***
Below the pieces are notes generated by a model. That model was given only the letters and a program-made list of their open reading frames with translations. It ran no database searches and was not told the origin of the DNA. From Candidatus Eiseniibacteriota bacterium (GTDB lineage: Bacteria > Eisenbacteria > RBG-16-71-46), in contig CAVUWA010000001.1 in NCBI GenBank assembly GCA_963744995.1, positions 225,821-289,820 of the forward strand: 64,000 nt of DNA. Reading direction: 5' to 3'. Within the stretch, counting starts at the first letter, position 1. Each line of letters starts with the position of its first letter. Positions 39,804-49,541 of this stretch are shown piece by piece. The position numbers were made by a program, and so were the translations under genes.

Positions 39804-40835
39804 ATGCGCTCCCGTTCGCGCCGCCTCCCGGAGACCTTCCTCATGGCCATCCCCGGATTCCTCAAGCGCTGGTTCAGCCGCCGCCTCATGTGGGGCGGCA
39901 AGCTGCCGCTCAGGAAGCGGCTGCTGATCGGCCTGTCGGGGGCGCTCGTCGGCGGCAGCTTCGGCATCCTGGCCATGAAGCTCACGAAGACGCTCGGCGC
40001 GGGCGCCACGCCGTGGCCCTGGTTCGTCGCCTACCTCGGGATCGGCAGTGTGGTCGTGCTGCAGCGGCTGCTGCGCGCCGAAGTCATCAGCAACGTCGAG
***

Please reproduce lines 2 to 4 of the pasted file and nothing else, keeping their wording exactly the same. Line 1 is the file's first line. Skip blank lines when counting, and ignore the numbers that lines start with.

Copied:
Positions 39804-40835
39804 ATGCGCTCCCGTTCGCGCCGCCTCCCGGAGACCTTCCTCATGGCCATCCCCGGATTCCTCAAGCGCTGGTTCAGCCGCCGCCTCATGTGGGGCGGCA
39901 AGCTGCCGCTCAGGAAGCGGCTGCTGATCGGCCTGTCGGGGGCGCTCGTCGGCGGCAGCTTCGGCATCCTGGCCATGAAGCTCACGAAGACGCTCGGCGC